UP to 1,500 jobs could be created if plans to build the UK’s biggest greenhouse in Peterborough are given the green light.
Peterborough Renewable Energy Limited (PREL) is proposing to build the 100-hectare, seven metre-high greenhouse in Storey’s Bar Road, Fengate, which will use heat and gases produced by the firm’s planned energy park next door.
The £170 million giant structure, which PREL bosses claim will be visible from space, will be used to grow and farm food, which could include everything from tomatoes to fish.
There will also be a smaller, £5 million research and development facility covering around three hectares built alongside it.
If it gets the go-ahead next year, it would be an incredible employment boost to the city, with between 1,000 and 1,500 jobs created.
John Dickie, PREL’s director of planning and development, said: “We are still in discussions with a Dutch firm about the possibility of a joint venture – we have visited similar projects in Holland and have been very impressed.
“We are looking at growing a number of things in the greenhouse.
“One of the places we visited in Holland had fish on a low level and tomatoes on a high level, so there are a number of options.
“It is appealing to the Dutch as it will reduce the cost of transporting food to this country.
“Similar buildings in Holland create between 10 and 15 jobs per hectare, which is what we are looking at. We are still in discussions with landowners, but we hope to have a planning application for the research and development house this year and a planning application for the main one at this time next year.
“When our energy park is up and running the greenhouses will use heat and carbon dioxide generated from the plant.
“The plant will create a lot of both and we wanted to make the best use possible of them.”
Mr Dickie said that similar-sized greenhouses in Holland produce up to 600 tonnes of tomatoes a year.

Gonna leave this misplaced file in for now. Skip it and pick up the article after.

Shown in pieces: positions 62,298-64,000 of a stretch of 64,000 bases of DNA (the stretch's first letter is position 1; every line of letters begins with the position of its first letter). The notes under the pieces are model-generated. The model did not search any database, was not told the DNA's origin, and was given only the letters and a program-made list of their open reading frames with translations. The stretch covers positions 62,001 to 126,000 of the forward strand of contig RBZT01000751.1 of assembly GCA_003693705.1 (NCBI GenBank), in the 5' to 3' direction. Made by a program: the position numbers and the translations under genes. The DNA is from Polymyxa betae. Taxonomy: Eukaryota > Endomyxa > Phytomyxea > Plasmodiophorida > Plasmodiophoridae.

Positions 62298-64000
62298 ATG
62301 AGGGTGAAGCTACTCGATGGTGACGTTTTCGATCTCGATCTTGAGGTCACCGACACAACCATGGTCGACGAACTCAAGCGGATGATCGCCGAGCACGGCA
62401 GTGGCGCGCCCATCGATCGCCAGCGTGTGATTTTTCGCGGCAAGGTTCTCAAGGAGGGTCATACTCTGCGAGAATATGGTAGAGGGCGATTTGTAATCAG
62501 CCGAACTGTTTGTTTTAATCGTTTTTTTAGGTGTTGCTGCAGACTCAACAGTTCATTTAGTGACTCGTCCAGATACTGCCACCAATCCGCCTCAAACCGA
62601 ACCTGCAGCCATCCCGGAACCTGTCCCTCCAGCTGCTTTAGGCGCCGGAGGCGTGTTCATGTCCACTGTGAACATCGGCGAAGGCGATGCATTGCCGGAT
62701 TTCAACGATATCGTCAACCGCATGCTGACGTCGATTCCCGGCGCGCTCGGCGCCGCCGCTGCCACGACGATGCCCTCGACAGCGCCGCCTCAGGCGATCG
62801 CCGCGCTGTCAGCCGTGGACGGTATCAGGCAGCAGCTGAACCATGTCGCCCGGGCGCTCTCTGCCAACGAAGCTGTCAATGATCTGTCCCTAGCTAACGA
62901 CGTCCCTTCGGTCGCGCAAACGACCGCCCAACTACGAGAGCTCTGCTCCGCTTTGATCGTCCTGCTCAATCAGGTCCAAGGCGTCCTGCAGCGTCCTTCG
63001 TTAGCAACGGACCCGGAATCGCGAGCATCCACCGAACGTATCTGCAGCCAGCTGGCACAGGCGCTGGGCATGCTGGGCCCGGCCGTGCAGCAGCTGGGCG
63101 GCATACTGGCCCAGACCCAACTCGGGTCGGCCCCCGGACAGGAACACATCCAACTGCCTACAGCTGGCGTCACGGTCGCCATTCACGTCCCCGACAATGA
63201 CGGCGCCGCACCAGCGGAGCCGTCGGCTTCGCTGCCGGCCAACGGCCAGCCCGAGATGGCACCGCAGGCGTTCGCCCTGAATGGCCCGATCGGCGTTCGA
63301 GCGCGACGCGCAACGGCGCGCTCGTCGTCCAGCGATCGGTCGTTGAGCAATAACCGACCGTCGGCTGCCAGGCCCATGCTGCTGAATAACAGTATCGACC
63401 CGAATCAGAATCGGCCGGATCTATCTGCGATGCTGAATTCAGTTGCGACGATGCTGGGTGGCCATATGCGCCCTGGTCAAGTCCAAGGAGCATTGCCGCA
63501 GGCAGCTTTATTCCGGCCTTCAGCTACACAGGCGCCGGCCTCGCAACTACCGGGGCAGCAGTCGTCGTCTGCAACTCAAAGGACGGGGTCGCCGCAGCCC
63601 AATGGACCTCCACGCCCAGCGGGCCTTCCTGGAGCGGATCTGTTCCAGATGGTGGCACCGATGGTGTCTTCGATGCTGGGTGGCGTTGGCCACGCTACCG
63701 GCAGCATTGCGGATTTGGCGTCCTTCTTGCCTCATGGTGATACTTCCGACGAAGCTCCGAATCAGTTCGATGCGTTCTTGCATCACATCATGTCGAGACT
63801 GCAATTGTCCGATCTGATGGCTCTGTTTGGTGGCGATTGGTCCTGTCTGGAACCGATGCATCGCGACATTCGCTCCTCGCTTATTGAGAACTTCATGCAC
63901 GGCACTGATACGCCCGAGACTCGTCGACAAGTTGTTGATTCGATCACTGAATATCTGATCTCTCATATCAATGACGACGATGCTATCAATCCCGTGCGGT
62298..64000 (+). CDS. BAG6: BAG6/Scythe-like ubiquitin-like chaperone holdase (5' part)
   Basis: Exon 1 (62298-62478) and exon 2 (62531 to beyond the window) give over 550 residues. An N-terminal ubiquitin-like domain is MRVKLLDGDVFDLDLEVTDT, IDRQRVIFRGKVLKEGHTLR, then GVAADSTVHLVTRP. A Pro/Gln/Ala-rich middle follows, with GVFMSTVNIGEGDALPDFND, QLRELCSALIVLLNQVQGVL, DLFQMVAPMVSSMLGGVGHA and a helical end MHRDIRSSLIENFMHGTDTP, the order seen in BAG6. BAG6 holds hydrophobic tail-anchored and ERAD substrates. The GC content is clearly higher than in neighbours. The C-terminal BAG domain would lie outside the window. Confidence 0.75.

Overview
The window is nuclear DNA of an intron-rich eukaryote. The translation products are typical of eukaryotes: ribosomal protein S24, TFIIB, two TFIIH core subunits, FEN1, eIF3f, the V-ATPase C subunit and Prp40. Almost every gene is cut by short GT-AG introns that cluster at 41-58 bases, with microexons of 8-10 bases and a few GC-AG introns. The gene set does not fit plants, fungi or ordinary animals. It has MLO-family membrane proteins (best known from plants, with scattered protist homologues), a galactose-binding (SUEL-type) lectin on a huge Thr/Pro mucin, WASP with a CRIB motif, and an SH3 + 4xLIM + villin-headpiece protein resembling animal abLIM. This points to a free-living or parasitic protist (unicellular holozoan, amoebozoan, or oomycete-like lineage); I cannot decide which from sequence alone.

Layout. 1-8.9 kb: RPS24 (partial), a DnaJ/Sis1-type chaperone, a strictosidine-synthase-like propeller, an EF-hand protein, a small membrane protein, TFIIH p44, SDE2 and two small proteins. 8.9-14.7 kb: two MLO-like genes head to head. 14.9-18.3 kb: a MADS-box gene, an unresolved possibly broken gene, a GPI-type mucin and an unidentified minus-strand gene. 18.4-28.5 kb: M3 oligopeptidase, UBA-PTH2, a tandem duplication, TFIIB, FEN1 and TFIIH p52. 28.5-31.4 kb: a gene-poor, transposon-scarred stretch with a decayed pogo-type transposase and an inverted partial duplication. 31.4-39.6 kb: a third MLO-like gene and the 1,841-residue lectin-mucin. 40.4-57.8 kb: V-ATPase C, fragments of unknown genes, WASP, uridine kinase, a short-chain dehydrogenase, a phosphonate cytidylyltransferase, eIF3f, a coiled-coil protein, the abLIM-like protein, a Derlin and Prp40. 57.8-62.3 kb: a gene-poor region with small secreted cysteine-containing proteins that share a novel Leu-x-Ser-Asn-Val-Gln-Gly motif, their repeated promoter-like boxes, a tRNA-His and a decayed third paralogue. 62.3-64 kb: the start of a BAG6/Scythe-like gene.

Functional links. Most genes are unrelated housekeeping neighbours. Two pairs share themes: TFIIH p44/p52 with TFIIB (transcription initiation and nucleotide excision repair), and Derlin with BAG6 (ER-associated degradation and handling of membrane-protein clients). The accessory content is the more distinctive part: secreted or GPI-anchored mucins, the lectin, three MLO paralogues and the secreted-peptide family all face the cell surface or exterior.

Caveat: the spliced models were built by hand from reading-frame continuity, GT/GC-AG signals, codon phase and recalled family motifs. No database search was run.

The proposals were today welcomed by Peterborough City Council’s cabinet member for environment capital Samantha Dalton. She said: “The more food we can buy that is locally grown, the better for our carbon footprint.
“It would support the city’s ‘Love Local’ campaign and sounds like it would open up the opportunity for local green jobs.
“It is important to make the most of waste products.
“The idea is similar to that of British Sugar who use waste heat and water from producing sugar to grow tomatoes.
“This sounds like a great way of reusing a waste product to the city’s advantage.
“Of course I look forward to seeing the plans in the future should a formal planning application be made.”
Energy park to cost £600m
CONSTRUCTION on PREL’s Waste to Energy plant was scheduled to begin last year and cost £250 million.
However, work is now set to begin in December or January and cost up to £600 million.
It is expected work will last for four years, although some parts of the state-of-the-art plant could be up and running sooner.
Mr Dickie said: “Since we were granted planning permission we have been looking into other technologies, which along with the economic climate has raised the cost and lengthened the timescale.”
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